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Science/Environment

Latest Features

Largest Solar Plant in the World Goes Through Last Test Before Opening

The largest solar plant in the world - in California’s Mojave Desert - goes through its last test before opening, after a debate that pitted renewable energy against a threatened tortoise.

Tesla Unveils 90-Second Battery Swap Technology

Palo Alto based electric car maker Tesla has announced a service that will swap out a battery in less than two minutes.

In Search of the Bacterial Garden of Eden

Now that scientists are starting to get a handle on what kinds of microbes live in the human body and, roughly, how those populations differ from one individual to another, a key question will be whether there is such a thing as an “ideal” microbiome.



More From KQED News

New Privacy Agreement Marks Historic Moment in Bioethics

A new agreement between the family of Henrietta Lacks and the National Institutes of Health marks a historic moment, but leaves questions unresolved.

A Year After Richmond Refinery Fire, Community Air Monitors Still Not Working

Inadequate air monitoring systems near the Bay Area's five refineries remain a big concern for local communities.

U.S. Fish and Wildlife Turns Back on Baby Peregrines?

A group instrumental in the recovery of peregrine falcons in California is now battling the U.S. Fish and Wildlife Service.





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The California Report

Et Tu, El Nino?

For months now, it's been drummed into us that we have to save water. If we don't, local water districts are threatening to sock us with big fines. This week, we hear that we could be in for a very wet El Nino winter. What's a water-conscious Californian to think or do? We turn to Craig Miller, KQED's Science Editor to find out.

California Foodways: Warmer Winter Nights Mean Small Cherry Crop

Who can resist a cherry? They're small, sweet and crunchy. You know summer is on the way when you see them at the market. This beloved fruit is also a bit of a canary in a coal mine. For the series California Foodways, Lisa Morehouse went to the Santa Clara Valley and reports that the last couple of cherry harvests could be a warning about climate change.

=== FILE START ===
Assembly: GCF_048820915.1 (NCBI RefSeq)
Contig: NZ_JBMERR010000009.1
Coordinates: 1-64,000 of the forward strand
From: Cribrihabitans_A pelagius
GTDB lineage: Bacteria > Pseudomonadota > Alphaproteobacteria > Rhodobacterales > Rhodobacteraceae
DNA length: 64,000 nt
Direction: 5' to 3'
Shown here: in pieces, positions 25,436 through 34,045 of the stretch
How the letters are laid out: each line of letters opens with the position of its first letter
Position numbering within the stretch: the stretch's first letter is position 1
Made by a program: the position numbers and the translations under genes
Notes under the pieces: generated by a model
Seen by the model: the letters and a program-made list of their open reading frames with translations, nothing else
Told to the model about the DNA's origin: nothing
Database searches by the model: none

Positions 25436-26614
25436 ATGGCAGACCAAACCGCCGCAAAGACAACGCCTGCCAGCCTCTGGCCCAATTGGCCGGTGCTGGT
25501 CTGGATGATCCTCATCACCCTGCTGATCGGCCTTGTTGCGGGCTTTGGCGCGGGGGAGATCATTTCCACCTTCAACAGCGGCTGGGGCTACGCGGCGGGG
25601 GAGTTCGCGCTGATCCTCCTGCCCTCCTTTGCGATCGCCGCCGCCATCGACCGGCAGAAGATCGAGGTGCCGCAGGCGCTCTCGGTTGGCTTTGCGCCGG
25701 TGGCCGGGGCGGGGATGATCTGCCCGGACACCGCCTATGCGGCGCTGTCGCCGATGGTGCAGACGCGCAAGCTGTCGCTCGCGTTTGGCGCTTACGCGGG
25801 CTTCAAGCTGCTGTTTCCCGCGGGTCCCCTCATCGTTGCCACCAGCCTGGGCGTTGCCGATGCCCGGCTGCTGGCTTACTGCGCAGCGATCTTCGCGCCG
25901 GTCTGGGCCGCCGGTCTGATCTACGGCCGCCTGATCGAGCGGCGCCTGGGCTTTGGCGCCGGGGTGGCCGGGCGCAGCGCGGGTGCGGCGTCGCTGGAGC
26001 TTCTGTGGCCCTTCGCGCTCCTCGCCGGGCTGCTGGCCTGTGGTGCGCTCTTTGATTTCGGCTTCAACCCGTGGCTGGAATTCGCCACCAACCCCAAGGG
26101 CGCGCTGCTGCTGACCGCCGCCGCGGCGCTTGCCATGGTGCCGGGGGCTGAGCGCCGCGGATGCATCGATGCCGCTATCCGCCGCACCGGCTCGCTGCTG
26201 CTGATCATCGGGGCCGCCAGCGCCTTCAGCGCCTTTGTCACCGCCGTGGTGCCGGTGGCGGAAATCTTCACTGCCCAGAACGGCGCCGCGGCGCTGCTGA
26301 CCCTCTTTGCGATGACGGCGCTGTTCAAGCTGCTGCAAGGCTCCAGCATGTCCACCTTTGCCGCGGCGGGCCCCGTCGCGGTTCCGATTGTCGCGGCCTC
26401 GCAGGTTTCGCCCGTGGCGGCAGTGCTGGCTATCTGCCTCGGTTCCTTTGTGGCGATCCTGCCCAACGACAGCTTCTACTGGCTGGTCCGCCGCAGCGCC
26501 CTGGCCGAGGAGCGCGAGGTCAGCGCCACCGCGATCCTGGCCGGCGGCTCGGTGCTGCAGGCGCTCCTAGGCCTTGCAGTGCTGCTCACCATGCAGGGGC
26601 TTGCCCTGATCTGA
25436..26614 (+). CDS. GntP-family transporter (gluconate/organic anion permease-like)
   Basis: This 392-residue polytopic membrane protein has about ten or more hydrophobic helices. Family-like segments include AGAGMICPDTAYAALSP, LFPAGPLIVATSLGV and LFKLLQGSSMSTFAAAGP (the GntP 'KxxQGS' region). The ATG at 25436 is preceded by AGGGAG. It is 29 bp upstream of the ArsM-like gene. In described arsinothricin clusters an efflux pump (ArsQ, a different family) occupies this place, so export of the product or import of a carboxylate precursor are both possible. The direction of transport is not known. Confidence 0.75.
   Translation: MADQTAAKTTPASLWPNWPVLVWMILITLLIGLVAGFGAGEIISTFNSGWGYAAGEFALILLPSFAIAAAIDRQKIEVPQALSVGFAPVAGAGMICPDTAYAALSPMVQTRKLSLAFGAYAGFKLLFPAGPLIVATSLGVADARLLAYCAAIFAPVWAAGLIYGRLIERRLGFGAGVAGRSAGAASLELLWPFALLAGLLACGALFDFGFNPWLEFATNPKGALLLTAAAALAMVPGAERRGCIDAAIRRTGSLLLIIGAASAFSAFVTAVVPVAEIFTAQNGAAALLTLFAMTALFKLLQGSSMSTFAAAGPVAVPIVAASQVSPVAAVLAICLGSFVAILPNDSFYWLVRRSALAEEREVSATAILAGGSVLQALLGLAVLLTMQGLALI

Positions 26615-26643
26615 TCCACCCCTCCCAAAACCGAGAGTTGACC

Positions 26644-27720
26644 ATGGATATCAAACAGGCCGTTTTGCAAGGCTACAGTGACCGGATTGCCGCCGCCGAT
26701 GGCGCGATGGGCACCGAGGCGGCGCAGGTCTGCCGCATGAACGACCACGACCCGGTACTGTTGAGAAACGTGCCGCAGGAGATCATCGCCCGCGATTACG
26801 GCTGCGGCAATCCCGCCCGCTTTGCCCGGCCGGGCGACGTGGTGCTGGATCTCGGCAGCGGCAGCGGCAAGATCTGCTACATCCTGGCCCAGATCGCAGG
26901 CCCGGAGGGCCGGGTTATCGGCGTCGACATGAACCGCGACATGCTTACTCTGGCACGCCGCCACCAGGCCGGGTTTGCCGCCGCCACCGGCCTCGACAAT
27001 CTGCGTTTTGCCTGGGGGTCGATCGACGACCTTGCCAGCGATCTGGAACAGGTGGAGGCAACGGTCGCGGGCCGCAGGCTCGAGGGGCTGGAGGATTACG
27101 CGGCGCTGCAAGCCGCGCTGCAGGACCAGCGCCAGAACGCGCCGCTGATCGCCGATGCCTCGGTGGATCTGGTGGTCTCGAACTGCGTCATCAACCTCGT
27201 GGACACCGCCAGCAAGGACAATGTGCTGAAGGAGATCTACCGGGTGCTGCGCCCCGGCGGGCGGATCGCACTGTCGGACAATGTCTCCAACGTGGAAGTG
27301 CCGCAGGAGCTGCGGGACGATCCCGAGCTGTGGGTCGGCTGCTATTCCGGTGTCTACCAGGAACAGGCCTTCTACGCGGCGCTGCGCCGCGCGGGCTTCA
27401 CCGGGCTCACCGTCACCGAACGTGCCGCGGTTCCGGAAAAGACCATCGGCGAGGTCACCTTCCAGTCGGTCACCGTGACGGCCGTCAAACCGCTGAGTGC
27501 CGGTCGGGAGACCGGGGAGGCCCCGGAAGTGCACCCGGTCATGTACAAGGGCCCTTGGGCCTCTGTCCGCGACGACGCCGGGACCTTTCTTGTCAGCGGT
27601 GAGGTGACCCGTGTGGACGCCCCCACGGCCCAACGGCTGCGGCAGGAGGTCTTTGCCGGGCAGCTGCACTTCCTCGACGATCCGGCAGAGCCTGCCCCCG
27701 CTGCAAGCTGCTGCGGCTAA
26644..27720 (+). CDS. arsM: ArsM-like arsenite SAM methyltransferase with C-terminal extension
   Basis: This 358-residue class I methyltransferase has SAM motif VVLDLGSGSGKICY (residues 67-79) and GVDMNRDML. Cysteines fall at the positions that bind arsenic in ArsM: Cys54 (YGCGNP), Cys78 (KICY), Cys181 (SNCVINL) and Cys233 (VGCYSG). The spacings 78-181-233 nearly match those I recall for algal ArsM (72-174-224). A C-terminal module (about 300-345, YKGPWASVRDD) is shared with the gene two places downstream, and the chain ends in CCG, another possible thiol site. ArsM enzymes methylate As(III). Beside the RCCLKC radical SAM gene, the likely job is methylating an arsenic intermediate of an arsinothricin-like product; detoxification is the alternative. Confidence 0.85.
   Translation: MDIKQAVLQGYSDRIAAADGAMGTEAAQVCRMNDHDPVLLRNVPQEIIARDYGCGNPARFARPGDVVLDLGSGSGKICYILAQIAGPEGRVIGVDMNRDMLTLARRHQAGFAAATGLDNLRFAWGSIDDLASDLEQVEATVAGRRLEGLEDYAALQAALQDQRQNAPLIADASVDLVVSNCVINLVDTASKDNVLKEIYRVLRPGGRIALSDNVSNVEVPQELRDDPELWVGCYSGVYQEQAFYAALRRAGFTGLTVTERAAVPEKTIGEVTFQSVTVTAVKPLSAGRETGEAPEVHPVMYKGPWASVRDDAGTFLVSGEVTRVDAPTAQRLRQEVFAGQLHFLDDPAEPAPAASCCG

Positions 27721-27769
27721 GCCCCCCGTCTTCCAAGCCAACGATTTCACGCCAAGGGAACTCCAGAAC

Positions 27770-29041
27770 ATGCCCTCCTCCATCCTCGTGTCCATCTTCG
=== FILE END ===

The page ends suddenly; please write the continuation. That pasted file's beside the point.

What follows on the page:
Brown's Signature Marks Beginning of Groundwater Reform

California's historic drought deserves some credit for political action on longtime water needs in the state. That was the assessment of Gov. Jerry Brown on Tuesday, just after he signed a groundbreaking trio of laws regulating the use of groundwater.



Forum With Michael Krasny

Steve Silberman Explores the Forgotten History of Autism

Today, one in 68 children is on the autism spectrum, according to the Centers for Disease Control and Prevention. Yet despite decades of research, there is much we don't know about the disorder. We discuss the evolving definition, hidden history and public perception of autism with "NeuroTribes" author Steve Silberman.

Toxic Algae Bloom Poisons Marine Life From California to Alaska

Scientists report that an algae bloom spreading from California to Alaska is poisoning marine life and has quickly become one of the most toxic blooms they've ever seen. Abnormally warm water temperatures are allowing the bloom, which produces a dangerous neurotoxin, to grow quickly -- up to 40 miles wide in some parts. Crab fisheries and the anchovy market have already been affected. We'll talk to scientists who are tracking the toxic bloom about its impact on marine life and humans.

The Life of Jonas Salk, the Man Who Conquered Polio

In April 1955, the world rejoiced as researcher Jonas Salk debuted a successful vaccine against polio. Up to then, polio had killed thousands and left tens of thousands in varying degrees of paralysis. Physician and author Charlotte DeCroes Jacobs joins us to talk about her book, "Jonas Salk: A Life," which chronicles Salk's life from his childhood in a New York tenement through his work on groundbreaking vaccines and his fraught relationship with a scientific community that disdained him.